LED display for Kodi

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[ Date | 2020-03-31 22:18 -0400 ]
[ Mod. | 2020-04-06 00:12 -0400 ]

This builds on the ESP8266-based LED clock, but can also be used on its own.

LED display showing 1h45m19s remaining

LED display showing 1h45m19s remaining

OSD (On-screen display) is one big innovation that I believe became commonplace in the 1990s: during this decade, TVs and VCRs lost their separate LCD or, more commonly, LED display, in favor of superimposing the information on the TV picture. This is mostly fine, as TVs were usually larger and more legible than the typical half-inch-tall LED display. However, this also means that one can't see how long remains on the program they are watching unless they pause it (to make the OSD appear), or accept having the time remaining being constantly displayed (which is ugly). The problem remains to this day.

The short program shown here allows having a display for time remaining on the music or video being played on Kodi.


    kodi-progress --host HOSTNAME --port PORT [--echo]

Output examples:

## When nothing is playing:

## When something short is playing:

## When something long is playing:


Full program: kodi-progress.

sub call($$$) {
    my ($ua, $url, $call) = @_;
    $call->{jsonrpc} = '2.0';
    $call->{id} = 'foo';

    return $ua->post($url,
                     'Content-Type' => 'application/json',
                     Content => to_json $call);
sub player_status_call($) {
    my $player_id = shift;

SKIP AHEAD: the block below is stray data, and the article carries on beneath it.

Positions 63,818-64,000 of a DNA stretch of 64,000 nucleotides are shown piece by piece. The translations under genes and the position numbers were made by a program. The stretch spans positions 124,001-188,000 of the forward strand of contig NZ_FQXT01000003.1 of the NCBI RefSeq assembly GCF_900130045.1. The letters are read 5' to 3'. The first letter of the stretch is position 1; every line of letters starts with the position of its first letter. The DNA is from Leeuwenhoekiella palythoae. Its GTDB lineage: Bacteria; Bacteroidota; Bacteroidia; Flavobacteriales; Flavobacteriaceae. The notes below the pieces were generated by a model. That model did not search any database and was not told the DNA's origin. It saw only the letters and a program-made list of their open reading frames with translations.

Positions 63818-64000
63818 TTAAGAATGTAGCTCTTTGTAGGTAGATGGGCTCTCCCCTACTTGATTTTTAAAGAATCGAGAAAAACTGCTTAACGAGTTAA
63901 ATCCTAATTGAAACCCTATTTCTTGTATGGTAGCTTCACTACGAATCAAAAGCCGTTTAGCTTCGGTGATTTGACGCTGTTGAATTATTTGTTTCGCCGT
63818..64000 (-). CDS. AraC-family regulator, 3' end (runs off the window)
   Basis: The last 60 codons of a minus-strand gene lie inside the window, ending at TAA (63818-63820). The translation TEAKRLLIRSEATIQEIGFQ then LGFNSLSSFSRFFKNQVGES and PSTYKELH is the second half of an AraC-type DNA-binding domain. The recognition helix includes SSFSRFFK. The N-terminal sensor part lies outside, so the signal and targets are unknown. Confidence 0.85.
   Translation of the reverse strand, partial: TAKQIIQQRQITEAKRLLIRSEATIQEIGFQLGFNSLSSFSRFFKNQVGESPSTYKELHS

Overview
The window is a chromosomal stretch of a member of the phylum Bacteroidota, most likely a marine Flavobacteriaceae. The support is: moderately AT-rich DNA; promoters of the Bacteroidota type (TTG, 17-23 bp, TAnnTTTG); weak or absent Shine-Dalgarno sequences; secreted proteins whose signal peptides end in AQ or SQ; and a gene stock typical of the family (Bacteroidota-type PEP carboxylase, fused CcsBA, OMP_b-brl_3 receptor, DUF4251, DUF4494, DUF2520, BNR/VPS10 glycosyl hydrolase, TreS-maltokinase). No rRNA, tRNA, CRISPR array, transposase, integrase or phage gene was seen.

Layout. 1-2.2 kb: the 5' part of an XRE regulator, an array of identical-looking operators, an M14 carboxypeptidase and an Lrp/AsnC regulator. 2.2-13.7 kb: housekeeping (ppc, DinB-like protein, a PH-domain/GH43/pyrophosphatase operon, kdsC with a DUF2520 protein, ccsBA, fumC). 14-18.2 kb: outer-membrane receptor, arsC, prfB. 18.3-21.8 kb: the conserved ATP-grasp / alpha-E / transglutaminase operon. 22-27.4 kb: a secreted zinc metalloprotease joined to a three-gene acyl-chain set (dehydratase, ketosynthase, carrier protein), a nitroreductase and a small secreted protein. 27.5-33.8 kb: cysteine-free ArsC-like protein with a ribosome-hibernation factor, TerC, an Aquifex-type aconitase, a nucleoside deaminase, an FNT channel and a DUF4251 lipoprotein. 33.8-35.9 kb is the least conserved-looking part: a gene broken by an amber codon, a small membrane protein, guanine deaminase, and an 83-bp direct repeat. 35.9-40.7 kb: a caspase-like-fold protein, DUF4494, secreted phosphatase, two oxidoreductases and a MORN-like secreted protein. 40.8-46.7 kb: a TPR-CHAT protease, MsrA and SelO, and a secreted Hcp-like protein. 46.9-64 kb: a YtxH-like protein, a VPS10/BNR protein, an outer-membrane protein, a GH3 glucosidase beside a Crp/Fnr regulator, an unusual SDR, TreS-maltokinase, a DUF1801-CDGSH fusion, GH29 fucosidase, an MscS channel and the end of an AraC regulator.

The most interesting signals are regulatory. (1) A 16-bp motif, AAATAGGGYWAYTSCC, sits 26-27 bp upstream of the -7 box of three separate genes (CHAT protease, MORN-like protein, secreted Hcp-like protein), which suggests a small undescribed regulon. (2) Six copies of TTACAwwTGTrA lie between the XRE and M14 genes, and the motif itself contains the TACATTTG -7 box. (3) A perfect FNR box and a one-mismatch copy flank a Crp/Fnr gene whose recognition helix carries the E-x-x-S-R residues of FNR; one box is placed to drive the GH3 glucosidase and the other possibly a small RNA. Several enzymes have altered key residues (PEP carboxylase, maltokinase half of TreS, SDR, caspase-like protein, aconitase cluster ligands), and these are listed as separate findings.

return {
        method => 'Player.GetProperties',
        params => {
          playerid => $player_id,
          properties => [qw(time totaltime percentage)],
while (1) {
    my $response = call($ua, $url, player_status_call(1));
    $response = call($ua, $url, player_status_call(0)) if is_error($response);

    my $msg = '        ';
    if (is_error($response)) {
    } else {
        my $response_object = from_json $response->decoded_content;
        my $r = $response_object->{result};

        my $time = $r->{time};
        my $len  = $r->{totaltime};

        my $time_s =
            $time->{hours} * 3600 + $time->{minutes} * 60 + $time->{seconds};
        my $len_s =
            $len->{hours} * 3600 + $len->{minutes} * 60 + $len->{seconds};

        if ($len_s > 0) {
            my $remaining_s = $len_s - $time_s;
            my $h = int($remaining_s / 3600);
            my $m = int($remaining_s / 60) % 60;
            my $s = $remaining_s % 60;

            if ($h > 0) {
                $msg = sprintf '%d:%02d:%02d', $h, $m, $s;
                $msg = '-' . $msg if $h < 10;
            } else {
                $msg = sprintf '-%d:%02d', $m, $s;
                $msg = sprintf '%8.8s', $msg;
    printf STDERR "\r%s", $msg if $do_echo;

    my $cmd = pack 'C', 0x80;
    $sock->send($cmd . $msg) if $do_udp_send;
    sleep 0.45;

The code is very dumb and just updates the display about twice a second. It could be made more sophisticated and avoid sending updates that do not change from the previous state, or even attempt to synchronize with the rate of change of the input. This all seems a bit overkill.


LED display showing 1h45m19s remaining

LED display showing 1h45m19s remaining

This is the same as the picture at the top of this article, except rendered as vector graphics instead of a photograph.



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